"She looked me in the face and asked; what do you want me to do about it?"
It was easy to blame clueless pedestrians for the chaos. But then after a couple of conversations with planning experts, I realized my frustration was misdirected. It's the sidewalks. They are simply too narrow for the volume of people who use them each day. And therein may lay a big lesson for city planners as they look to expand bike lanes or other traffic calming measures in other parts of the city.
Two of the nation's busiest transportation hubs sit within a few short blocks of each other on that chaotic stretch of Eighth Avenue, not to mention several major subway lines. Millions more people are constantly spewing in and out of offices, theaters, hotels, residential towers and restaurants.
Cutrufo documented his experience with a video of rush hour in the bike lane on Eighth Avenue in Midtown.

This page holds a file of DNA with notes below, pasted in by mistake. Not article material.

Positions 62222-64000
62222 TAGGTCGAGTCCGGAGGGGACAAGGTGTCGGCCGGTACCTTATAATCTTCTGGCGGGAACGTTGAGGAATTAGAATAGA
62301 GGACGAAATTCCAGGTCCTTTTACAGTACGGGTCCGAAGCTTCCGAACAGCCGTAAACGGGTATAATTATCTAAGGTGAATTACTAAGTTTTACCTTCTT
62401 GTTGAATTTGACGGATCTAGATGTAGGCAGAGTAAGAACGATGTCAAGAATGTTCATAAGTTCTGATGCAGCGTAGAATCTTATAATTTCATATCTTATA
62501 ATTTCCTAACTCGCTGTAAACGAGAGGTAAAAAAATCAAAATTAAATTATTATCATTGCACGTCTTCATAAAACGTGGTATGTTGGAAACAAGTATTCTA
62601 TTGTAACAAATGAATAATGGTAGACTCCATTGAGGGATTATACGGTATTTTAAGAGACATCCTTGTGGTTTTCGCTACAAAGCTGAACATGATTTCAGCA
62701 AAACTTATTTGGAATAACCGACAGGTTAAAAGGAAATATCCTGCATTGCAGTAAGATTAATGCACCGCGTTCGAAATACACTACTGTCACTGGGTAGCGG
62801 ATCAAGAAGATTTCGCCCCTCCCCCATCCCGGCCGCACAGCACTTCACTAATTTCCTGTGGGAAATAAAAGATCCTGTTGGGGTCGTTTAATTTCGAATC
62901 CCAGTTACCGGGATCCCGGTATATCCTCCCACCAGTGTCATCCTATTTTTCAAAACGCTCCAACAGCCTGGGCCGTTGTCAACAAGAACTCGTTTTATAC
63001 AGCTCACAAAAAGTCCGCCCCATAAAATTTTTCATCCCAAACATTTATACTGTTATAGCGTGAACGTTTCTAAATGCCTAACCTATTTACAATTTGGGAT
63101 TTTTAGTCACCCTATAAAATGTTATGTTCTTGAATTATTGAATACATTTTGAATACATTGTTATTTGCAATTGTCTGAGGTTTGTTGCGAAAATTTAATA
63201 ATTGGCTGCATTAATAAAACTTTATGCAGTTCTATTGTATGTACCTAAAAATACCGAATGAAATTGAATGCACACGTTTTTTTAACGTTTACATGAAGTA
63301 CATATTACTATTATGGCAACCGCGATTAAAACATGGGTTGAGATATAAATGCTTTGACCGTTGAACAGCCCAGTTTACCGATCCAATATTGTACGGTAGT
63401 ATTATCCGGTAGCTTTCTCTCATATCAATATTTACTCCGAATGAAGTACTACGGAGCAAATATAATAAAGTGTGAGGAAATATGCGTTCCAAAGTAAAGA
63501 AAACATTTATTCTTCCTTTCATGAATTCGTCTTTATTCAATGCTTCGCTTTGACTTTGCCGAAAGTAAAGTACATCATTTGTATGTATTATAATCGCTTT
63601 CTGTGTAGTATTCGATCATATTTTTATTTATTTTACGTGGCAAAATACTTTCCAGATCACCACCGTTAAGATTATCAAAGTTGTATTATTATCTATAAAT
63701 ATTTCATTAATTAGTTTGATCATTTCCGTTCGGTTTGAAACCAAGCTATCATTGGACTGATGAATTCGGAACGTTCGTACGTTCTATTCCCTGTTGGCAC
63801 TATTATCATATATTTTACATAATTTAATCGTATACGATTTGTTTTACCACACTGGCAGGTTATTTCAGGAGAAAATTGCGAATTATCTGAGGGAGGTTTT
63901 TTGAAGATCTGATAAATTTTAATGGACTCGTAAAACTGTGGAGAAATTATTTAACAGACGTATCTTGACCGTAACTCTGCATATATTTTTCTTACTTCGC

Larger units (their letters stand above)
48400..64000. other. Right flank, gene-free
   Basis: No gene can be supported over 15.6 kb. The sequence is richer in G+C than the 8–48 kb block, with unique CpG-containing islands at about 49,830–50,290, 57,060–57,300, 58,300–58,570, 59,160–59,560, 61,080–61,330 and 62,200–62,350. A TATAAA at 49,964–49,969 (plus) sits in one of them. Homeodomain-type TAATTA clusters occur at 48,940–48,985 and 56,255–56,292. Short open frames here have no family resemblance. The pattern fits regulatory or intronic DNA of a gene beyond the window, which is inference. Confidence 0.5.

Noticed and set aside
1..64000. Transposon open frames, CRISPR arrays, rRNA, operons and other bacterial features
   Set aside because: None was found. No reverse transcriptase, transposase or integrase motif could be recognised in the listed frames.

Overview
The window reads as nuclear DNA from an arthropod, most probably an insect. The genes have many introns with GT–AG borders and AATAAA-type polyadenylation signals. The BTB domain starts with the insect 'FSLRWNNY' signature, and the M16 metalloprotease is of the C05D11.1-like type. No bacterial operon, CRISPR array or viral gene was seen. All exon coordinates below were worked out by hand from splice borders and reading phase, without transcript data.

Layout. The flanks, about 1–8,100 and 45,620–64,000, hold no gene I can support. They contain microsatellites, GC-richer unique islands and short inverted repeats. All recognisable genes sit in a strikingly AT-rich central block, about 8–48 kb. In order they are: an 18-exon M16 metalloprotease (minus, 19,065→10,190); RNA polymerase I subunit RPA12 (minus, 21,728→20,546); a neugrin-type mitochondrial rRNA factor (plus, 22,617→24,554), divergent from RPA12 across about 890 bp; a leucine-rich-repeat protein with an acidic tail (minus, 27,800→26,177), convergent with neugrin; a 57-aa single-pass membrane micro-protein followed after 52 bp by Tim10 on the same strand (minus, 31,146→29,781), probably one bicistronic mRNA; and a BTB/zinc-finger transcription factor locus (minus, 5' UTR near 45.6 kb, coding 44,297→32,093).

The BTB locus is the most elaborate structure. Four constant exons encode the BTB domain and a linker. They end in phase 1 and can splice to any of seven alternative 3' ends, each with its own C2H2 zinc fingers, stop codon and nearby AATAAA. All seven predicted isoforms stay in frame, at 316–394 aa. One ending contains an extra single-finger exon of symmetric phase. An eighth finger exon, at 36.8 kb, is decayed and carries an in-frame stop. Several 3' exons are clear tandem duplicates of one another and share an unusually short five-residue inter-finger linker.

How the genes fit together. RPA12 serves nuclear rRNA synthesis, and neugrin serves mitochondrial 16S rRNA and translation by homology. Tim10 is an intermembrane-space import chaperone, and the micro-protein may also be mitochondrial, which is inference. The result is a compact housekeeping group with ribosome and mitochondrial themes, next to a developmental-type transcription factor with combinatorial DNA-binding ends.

Walking is the dominant mode of getting around on Eighth Avenue, Cutrufo explained to me. In other words, the primary way human beings are getting from one block to the next in Midtown, especially at rush hour, is by walking, not by car.
Urban Planners have been known to say that if you plan for cars and traffic, you get cars and traffic. If you plan for people, you get people and places. There's little doubt that Eighth Avenue in Midtown, with its four big wide lanes dedicated to cars, was planned with automobiles in mind.
Cutrufo says it would be instructive for the city to rethink things and take a look at what the existing dominant modes of getting around are in a particular area, and plan accordingly. If there are large pedestrian volumes, the city needs to do a better job accommodating those needs. Eighth Avenue is not the vital I-95 artery. There are plenty of other uptown avenues that cars can utilize to get uptown.